The new UI sucks on any display with high resolution, on focus-follows-the-mouse (which people aren’t used to, but which is much more useable than click-to-focus), and in working with multiple windows at the same time (as most Unix applications are designed).

    It’s also the most bug-ridden release of any Debian-based distro I’ve used in over 15 years, even Unity aside.

    It feels like a clone of features from the Mac UI without a deep understanding of what makes the Mac work.

  130. Mark: Sobre Unity y Ubuntu 11.04 « Ubuntu Life Says:

    […] Opina en su blog que 11.04 es un salto hacia adelante, que el usuario es lo primero y entre otras afirmaciones, nos […]

  131. ioca100 Says:

    From Rio, Brazil;

    Thanks Mark !

    Shalom !

  132. tomascl Says:

    Hi I’m a Chilean Ubuntu user from a long time, and I really love Unity, the way it works and looks is just perfect. Please continue with that excellent job.
    Thanks for all
    A very happy ubuntu user.
    PS: I love that the indicator panel replicates over splited screens, very usefull.

  133. truman Says:

    You sound like a press release. Also sounds very far away from the reality of what using Ubuntu means today. I understand that you got a business to run and a bit of hyperbole always comes handy, but perhaps an attitude less flashy and a bit more down to earth would be more desirable, or at least, more honest.

  134. Ubuntu 11.04 and Unity – how Mark defends the change « Awe Struck Says:

    […] release and make it available as part of synaptic manager, there were outcries. But in this article, Mark has rightly defended why Ubuntu remains strong and how we should embrace change even if it […]

  135. Zwulf Says:

    Hehe… I knew my comment would not be accepted. 😉
    Although others wrote the same, it seems to be hard to accept, that Ubuntu goes a way of restricting user’s possibilities. That is not GNU/Linux. It contradicts the ideas of free software. It’s just “free as in free beer”. Sad.

  136. Wolf Says:

    Dear Mark,

    Thanks for Ubuntu.

    Regarding Unity: Think again. You err here.


  137. joe Says:

    Am I missing something – I cannot multi-task applications within any workspace – I need to click back and forth between them while remembering what was on the other workspace.

    What did you guys do – hire a bunch of microsoft windows programmers ;-(

  138. Kevin Says:

    I thought I was going to hate Unity, but I am actually pretty happy with it. It took a bit of getting used to, but it is very intuitive.

    However, you need to take what you have and allow power users to customize from there. A simple interface, and well chosen defaults are awesome, but if your user has a valid reason for changing that, let them.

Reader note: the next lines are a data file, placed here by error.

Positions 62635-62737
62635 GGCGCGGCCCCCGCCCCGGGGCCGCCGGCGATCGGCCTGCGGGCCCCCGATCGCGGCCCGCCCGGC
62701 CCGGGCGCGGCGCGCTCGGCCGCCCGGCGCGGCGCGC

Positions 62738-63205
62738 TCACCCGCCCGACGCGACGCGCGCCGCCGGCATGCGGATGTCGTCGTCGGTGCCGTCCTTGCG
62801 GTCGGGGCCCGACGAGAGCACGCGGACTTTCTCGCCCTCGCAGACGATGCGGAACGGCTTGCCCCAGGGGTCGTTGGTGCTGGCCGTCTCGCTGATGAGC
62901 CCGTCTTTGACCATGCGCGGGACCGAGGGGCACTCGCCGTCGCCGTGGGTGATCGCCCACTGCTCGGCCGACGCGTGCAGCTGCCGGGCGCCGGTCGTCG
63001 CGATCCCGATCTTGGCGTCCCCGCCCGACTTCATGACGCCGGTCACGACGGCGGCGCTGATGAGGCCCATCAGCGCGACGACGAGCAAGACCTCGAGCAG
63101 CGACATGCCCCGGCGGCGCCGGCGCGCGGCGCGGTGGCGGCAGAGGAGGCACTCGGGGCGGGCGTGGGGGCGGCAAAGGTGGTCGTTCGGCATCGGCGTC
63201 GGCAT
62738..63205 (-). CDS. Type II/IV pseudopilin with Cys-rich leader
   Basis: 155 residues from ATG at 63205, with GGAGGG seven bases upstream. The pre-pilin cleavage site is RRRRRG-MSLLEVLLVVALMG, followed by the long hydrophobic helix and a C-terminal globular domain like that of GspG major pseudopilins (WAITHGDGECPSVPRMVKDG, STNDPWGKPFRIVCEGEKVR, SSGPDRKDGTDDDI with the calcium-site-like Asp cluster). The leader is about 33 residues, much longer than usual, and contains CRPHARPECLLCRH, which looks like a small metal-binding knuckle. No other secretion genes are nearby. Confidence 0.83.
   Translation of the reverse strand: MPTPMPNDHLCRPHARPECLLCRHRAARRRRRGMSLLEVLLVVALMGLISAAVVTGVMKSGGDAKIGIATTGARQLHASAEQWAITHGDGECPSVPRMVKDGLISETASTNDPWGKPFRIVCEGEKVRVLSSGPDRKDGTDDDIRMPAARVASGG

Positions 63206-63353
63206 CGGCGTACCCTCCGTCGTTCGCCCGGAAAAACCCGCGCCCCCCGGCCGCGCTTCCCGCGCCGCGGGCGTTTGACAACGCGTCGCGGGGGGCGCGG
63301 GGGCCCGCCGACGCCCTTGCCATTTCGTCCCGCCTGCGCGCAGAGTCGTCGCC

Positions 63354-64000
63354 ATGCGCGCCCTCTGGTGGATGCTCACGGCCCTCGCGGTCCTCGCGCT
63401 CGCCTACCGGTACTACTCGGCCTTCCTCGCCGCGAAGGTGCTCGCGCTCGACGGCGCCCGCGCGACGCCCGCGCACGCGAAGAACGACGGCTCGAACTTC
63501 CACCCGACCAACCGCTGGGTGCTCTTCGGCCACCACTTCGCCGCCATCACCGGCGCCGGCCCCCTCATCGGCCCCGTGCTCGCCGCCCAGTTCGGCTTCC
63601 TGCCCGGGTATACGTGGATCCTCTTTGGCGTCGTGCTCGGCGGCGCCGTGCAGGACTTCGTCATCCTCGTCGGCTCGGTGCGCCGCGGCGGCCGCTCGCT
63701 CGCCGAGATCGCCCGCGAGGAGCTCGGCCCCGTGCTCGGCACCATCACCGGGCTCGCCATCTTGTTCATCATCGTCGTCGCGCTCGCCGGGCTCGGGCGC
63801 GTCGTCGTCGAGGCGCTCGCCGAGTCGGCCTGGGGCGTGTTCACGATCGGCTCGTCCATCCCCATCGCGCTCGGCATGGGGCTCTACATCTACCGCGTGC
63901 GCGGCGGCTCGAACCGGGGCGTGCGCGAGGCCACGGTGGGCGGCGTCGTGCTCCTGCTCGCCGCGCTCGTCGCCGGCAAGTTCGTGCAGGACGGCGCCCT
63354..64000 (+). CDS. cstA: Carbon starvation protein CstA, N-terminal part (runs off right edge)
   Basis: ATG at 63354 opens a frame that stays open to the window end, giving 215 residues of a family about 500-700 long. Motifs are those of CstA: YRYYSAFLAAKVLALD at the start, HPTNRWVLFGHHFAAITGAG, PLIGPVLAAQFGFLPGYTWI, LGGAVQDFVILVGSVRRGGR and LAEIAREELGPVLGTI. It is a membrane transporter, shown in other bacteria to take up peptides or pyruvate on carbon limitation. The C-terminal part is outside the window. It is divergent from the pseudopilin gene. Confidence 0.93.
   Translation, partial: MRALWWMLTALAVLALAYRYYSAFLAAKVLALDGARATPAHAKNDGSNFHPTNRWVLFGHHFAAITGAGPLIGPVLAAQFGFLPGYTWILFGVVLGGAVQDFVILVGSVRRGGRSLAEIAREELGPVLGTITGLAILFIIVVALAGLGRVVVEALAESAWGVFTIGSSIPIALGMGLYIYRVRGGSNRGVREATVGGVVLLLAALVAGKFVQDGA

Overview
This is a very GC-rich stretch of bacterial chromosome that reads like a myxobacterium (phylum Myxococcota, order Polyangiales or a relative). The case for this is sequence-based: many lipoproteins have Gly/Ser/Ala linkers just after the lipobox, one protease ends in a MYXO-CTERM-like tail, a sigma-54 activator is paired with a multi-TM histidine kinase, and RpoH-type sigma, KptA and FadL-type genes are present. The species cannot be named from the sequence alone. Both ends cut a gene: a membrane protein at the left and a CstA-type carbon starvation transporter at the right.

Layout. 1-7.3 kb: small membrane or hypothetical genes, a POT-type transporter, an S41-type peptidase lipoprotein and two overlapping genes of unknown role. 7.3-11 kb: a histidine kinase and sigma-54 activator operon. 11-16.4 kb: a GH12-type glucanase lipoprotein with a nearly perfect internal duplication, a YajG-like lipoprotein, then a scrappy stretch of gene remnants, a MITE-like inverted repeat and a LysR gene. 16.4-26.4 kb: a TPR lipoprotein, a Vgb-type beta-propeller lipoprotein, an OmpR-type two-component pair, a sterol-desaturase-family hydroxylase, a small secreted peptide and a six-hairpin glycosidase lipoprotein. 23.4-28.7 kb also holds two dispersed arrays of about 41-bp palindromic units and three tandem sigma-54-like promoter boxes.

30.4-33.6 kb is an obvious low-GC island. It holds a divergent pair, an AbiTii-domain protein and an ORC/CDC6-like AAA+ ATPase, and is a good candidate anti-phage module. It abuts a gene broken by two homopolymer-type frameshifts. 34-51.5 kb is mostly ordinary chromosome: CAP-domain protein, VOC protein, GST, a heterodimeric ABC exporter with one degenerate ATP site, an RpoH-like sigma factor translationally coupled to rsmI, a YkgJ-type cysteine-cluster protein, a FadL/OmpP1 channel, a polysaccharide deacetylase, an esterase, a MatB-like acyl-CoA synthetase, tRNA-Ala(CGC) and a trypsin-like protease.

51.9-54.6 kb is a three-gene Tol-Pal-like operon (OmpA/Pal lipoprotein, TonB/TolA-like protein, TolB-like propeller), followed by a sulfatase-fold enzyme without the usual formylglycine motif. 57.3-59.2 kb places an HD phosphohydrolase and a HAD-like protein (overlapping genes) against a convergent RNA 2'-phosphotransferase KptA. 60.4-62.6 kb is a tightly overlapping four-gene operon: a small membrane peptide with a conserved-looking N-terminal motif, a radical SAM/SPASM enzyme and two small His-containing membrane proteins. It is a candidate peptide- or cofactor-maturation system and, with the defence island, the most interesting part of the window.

Full review here:

  139. UNF Says:

    Having read some preview reports, I was highly skeptical about the prospects for Unity on 11.04, until, that is, about 24hrs after starting to test Beta_1, by which time I was convinced by the impressive ease of use, great look and intelligently integrated features that “it’s a keeper”.

    System stability on my Dell Latitude of 100%, even at that stage, rekindled my instinctive urge to purge Windows 7 from my SSD and I followed through by bidding BillG the time-honoured unfond farewell of Format C:\*.* ~ am now so relieved the baneful demon is banished and confident he won’t ever darken my SATA-interface again.

    Ubuntu 11.04 Natty Narwhal is my new base system ~ the Linux Desktop has truly arrived, at long last ~ so well done to all the Ubuntu Team + keep up the brilliant work!

  140. Mark Shuttleworth defiende la interfaz Unity en Ubuntu 11.04 | BytNews Says:

    […] a los usuarios primero, en el software libre. Esa siempre ha sido nuestra misión”, afirmó Shuttleworth en su blog, explicando que Ubuntu en ese sentido es “un paso […]

  141. Zmago Says:

    Mark can you imagine that even my 68 year old mom is using now computer with ease?? She never liked computers because she didnt understood how to use them but now with Unity she don’t have problems anymore :) Thank you again.

  142. Isaac Gouy Says:

    > In category indicators, the dash, overlay
    > scrollbars and other innovations we are
    > pioneering desktop experiences

    I’ve been using desktop Ubuntu for the last couple of years with the default settings. I’m just trying to get stuff done – I don’t spend my time micro-configuring window managers.

    Now with Unity it takes me more steps to complete the same basic window management tasks.

    Now with Unity simple mouse scrolling in a window requires accurately moving a pointer over a scroll thumb target less than 1/10th the length of a window scroll bar – one out of three times I miss and the scroll thumb disappears.

    Now with Unity I spend time de-maximizing windows that Unity maximized because I moved them too close to the top of the screen.

    Now with Unity I loose space at the left hand side of the screen as well as at the top of the screen.

    > We put user’s first because we committed to
    > test and iterate Unity’s design with real users

    I don’t know which users you put first – I do know it wasn’t me.

  143. Mark Shuttleworth defiende la interfaz Unity en Ubuntu 11.04 | GNU/Linux Pararaguay Says:

    […] a los usuarios primero, en el software libre. Esa siempre ha sido nuestra misión”, afirmó Shuttleworth en su blog, explicando que Ubuntu en ese sentido es “un paso […]

  144. zhelonCHILE Says:

    I’m sorry but I do not like the unity; This decision hurts, but I think ubuntu fails, because really sucks inferfaz; prefer gnome 3, I’ll go to linux mint
    gracis so many joys in linux, ubuntu

  145. clockworkpc Says: